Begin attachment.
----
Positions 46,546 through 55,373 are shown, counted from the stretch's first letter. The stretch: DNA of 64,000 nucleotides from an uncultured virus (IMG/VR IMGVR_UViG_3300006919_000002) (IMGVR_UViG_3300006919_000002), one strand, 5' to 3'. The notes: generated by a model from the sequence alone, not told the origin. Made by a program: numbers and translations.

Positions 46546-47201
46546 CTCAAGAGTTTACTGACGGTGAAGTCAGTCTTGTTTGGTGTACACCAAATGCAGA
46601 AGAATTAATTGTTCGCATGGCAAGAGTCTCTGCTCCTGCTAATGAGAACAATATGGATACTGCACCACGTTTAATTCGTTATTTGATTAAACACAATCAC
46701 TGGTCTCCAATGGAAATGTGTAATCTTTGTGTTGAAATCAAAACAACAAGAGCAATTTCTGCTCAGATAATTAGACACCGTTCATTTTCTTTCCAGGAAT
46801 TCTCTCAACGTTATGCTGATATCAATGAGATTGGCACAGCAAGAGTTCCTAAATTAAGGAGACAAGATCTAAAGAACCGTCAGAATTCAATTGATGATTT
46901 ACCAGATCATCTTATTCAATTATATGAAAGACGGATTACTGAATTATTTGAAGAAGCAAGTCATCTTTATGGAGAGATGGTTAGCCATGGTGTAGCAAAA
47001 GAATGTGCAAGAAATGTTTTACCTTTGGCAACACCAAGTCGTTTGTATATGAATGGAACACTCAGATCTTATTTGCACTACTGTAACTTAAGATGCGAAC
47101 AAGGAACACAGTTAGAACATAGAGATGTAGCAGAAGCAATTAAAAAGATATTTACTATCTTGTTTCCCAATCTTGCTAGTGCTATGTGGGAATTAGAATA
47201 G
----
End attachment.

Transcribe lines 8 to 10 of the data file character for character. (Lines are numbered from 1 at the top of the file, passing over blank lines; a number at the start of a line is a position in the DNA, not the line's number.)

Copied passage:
47001 GAATGTGCAAGAAATGTTTTACCTTTGGCAACACCAAGTCGTTTGTATATGAATGGAACACTCAGATCTTATTTGCACTACTGTAACTTAAGATGCGAAC
47101 AAGGAACACAGTTAGAACATAGAGATGTAGCAGAAGCAATTAAAAAGATATTTACTATCTTGTTTCCCAATCTTGCTAGTGCTATGTGGGAATTAGAATA
47201 G